For inserted molding materials, we used either an absorbable 85:15 poly (L-lactide-co-glycolide) mesh plate (RAPIDSORB Rapid Resorbable Fixation System, Synthes, Oberdorf, Switzerland) or a titanium-dynamic mesh plate (MatrixMIDFACE Orbital plates, Synthes). We placed the mesh plate 0.5 cm posterior to the orbital rim so that it would not be palpable; we fixed it with at least two screws to prevent implant displacement.
Surgeries were completed with a skin closure and confirmation of periorbital soft tissue release with the forced duction test. Postoperatively, we evaluated the patients' physical appearance and checked for the presence of enophthalmos, extraocular movement impairment, or diplopia.

Long-term evaluation

The mean follow-up period was 25.4±22.5 months after surgery with absorbable mesh plate, and 32.5±25.2 months after surgery with titanium-dynamic mesh plate. To determine surgical effectiveness, over the course of long-term follow-up, we checked for the existence of postoperative enophthalmos (>2 mm), sustained extraocular movement impairment, and persistent diplopia.

Statistical analyses

All results are expressed as mean±standard deviation. Data analyses were conducted in SPSS ver. 19 (IBM Corp. Armonk, NY, USA). Statistical tests include the chi-square test, Fisher's exact test, and McNemar's test. A P-value <0.05 was considered statistically significant.

RESULTS

Among the 78 patients in our study, the proportion of patients receiving either the absorbable mesh plate or the titanium-dynamic mesh plate varied by fracture group. In group 1, 15 patients received absorbable mesh plates (19.2%) and 19 received titanium-dynamic mesh plates (24.4%). In group 2, 14 patients received absorbable mesh plates (17.9%) and 13 received titanium-dynamic mesh plates (16.7%). In group 3, 7 patients received absorbable mesh plates (9.0%) and 10 received titanium-dynamic mesh plates (12.8%). In total, absorbable mesh plates were used in 36 patients (46.1%) and titanium-dynamic mesh plates were used in 42 patients (53.8%).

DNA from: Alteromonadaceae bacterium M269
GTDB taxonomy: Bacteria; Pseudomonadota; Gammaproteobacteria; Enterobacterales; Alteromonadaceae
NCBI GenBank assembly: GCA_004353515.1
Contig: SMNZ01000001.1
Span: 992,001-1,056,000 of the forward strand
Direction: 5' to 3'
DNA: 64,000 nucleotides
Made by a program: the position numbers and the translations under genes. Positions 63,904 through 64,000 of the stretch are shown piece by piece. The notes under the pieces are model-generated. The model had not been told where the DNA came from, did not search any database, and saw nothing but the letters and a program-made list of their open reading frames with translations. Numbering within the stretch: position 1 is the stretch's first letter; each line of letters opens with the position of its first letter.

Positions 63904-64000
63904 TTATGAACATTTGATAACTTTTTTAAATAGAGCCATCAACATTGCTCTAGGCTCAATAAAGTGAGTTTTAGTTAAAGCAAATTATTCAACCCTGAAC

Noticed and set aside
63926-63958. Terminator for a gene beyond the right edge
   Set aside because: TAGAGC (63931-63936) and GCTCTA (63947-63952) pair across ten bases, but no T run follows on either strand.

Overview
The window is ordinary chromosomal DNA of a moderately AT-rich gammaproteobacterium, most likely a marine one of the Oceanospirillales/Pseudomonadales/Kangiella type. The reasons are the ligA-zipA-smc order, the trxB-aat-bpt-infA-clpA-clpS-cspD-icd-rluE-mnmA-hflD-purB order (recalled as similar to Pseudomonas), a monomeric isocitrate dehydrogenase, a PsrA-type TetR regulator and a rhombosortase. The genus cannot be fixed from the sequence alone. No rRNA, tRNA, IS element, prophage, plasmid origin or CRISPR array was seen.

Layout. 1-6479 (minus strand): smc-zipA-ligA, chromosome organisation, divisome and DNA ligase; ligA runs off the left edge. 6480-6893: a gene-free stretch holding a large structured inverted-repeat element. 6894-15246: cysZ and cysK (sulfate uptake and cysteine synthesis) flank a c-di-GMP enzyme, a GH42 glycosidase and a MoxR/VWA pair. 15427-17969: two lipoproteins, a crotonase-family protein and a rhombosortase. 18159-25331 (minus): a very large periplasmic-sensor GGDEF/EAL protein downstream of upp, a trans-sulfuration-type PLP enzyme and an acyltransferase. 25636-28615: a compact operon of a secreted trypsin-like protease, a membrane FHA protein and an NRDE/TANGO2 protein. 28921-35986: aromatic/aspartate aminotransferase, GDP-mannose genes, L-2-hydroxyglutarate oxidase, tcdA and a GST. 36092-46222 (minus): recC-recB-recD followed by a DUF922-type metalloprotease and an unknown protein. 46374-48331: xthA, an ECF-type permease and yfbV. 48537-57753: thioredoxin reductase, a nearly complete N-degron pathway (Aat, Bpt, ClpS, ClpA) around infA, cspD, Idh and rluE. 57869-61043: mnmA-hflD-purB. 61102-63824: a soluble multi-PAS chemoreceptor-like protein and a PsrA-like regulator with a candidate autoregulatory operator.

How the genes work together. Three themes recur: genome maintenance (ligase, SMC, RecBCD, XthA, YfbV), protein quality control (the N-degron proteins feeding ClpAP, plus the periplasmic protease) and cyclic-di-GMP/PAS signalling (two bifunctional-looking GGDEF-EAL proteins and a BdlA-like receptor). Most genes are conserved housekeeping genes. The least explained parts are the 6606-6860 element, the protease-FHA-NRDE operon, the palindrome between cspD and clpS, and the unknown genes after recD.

The mean ages for each implant group were 31.9±14.9 and 29.4±12.2, respectively, with no statistically significant difference between them (P=0.53). Among patients who received absorbable mesh plates, 31 were male (86.1%) and 5 were female (13.9%). Similarly, 38 male patients (90.5%) and 4 female patients (9.5%) received titanium-dynamic mesh plates; showing a male dominance in both groups. However, the gender differences were not significant (P=0.12). The mean follow-up periods (25.4±22.5 months for the absorbable mesh plate group and 32.5±25.2 months for the titanium-dynamic mesh plate group) were also not significantly different between the groups (P=0.33) (Table 1).

Group 1 (inferior wall)

Among the 15 patients who received absorbable mesh plates, preoperative enophthalmos was found in 8 patients (53.3%), extraocular movement impairment was found in 2 patients (13.3%), and diplopia was found in 3 patients (20.0%). After long-term follow-up, 3 patients (20.0%) still had postoperative enophthalmos, none of the patients presented with postoperative extraocular movement impairment, and 1 patient (6.7%) still had postoperative diplopia.
Among the 19 patients in fracture group 1 who received titanium-dynamic mesh plates, 11 patients (57.9%), 3 patients (15.8%), and 3 patients (15.8%) presented with preoperative enophthalmos, extraocular movement impairment, and diplopia, respectively. After long-term follow-up, 1 patient (5.3%) still had postoperative enophthalmos. Extraocular movement impairment was fully resolved in all patients, and 1 patient (5.3%) still had diplopia in his upper gaze (Table 2).

Group 2 (medial wall)

Among the 14 patients in fracture group 2 who received absorbable mesh plates, there were 2 patients (14.3%) with enophthalmos, 2 patients (14.3%) with extraocular movement impairment, and 3 patients (21.4%) with diplopia, preoperatively. After surgical reduction and long-term follow-up, 1 patient (7.1%) still had postoperative enophthalmos, and none of the patients presented with postoperative extraocular movement impairment or clinically detectable diplopia.
Among the 13 patients who received titanium-dynamic mesh plate, 1 patient (7.7%) had enophthalmos and 2 patients (15.4%) had extraocular movement impairment preoperatively, all of which resolved during the follow-up period. Preoperative diplopia was detected in 3 patients (23.1%), and 1 patient (7.7%) had sustained postoperative diplopia during extreme lateral gaze (Table 3).

Group 3 (combined inferomedial wall)

Among the 7 patients who received an absorbable mesh plate, preoperative enophthalmos was found in 4 patients (57.1%). After long-term follow-up, 2 patients (28.6%) still had postoperative enophthalmos. One patient (14.3%) had preoperative extraocular movement impairment, and 2 patients (28.6%) had preoperative diplopia, all of which were resolved after surgical repair.
Among the 10 patients who received titanium-dynamic mesh plates, 5 patients (50.0%) presented with preoperative enophthalmos, 2 patients (20.0%) had symptoms of the preoperative extraocular movement impairment, and 3 patients (30.0%) had preoperative diplopia. After long-term follow-up, 1 patient (10.0%) had postoperative enophthalmos, 1 patient (10.0%) had extraocular movement impairment, and 1 patient (10.0%) still had diplopia (Table 4).

Comparative analysis